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How this tree-planting search engine is reforesting the Brazilian Amazon
Ecosia says the funds generated from users' searches help to plant one tree every second.
- Ecosia is a search engine that donates 80 percent of its profits to tree-planting projects in multiple countries.
- The search engine makes money by selling advertising space, but doesn't sell or track user data.
- Planting trees is likely one of the cheapest and most effective ways to combat climate change.
The Brazilian Amazon suffered a record number of fires in August, prompting international media stories and outcry on social media. Brazilian President Jair Bolsonaro — he is outspokenly pro-development and anti-conservation — has also been feeling the heat; several Brazilian governmental and scientific agencies have said the fires were encouraged by the president's rhetoric, while French President Emmanuel Macron recently accused Bolsonaro of lying about his intentions to fight climate change.
But last week did yield some good news for the Brazilian Amazon: Ecosia, a search engine that donates some of its profits to tree-planting projects, saw a 1150 percent increase in downloads on Thursday as more people become aware of the fires, becoming the top-ranked iOS app in Brazil. The nonprofit, which already funds tree-planting projects in Brazil, said it's planning to plant an additional one million trees in the nation.
"We had our team meeting and people were, on the one side, very happy because of the numbers but also very sad because of the forest fires," Christian Kroll, Ecosia's chief executive officer, told Business Insider. "So it's both exciting and a tragic occurrence."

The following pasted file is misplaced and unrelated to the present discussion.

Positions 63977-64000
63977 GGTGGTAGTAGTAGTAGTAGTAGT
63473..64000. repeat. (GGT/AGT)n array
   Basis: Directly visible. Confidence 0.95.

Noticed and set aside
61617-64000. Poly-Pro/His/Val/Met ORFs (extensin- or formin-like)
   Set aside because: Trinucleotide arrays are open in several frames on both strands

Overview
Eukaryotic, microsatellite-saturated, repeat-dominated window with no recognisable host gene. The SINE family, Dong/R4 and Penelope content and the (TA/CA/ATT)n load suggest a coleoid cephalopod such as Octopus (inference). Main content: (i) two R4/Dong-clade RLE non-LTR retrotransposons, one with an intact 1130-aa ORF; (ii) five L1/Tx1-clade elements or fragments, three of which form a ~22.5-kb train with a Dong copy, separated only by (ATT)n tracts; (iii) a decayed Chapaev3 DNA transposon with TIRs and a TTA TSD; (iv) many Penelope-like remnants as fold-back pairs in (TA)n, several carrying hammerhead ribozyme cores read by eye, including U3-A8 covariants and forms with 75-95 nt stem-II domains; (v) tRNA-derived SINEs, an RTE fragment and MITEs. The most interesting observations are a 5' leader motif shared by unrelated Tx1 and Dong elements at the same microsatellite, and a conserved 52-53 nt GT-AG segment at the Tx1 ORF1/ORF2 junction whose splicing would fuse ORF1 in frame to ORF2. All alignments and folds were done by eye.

Image source: NASA satellite image showing fires between Paraguay and Brazil
Like Google, Ecosia makes money selling advertising space on its web platform and mobile app. But unlike Google, this search engine doesn't sell or track user data, and it donates 80 percent of its profits (or 47.1 percent of its total income) to tree-planting reforestation projects in countries such as Tanzania, Peru, Senegal, Kenya, and Brazil, to name a few. Ecosia, which is powered by Microsoft's Bing, says it has planted more than 65 million trees to date since 2009.
At its current rate, Ecosia is planting a new tree every second across 21 international reforestation projects, according to its website. "Fifty million trees means 2.5 million tonnes of CO2 removed from the atmosphere," Ecosia wrote in a blog post. "It means 60,000 hectares restored. And over 500 native tree species planted."
We started planting trees in Brazil's Atlantic Forest six years ago – and look at the difference 😮🌳🌏… https://t.co/cj2TIajBmE— Ecosia (@Ecosia)1535447196.0
Why plant trees?
A study published in July found that planting trees is, "by far — by thousands of times — the cheapest climate change solution" and the most effective, study co-author Thomas Crowther, a climate change ecologist at the Swiss Federal Institute of Technology in Zurich, told The Associated Press. Why? Trees, especially young trees, absorb carbon dioxide from the atmosphere — and a lot of it. Over a 40-year period, one tree can absorb as much as 1 ton of carbon dioxide. What's more, trees help to restore biodiversity to deforested areas.
In contrast, destroying trees — as millions have been by the Amazon fires — can negatively transform regional habitats, as Vox's Umair Irfan wrote in a recent story:
"The towering mahogany, kapok, and Brazil nut trees of the Amazon play important parts in the orchestra of the region's water system.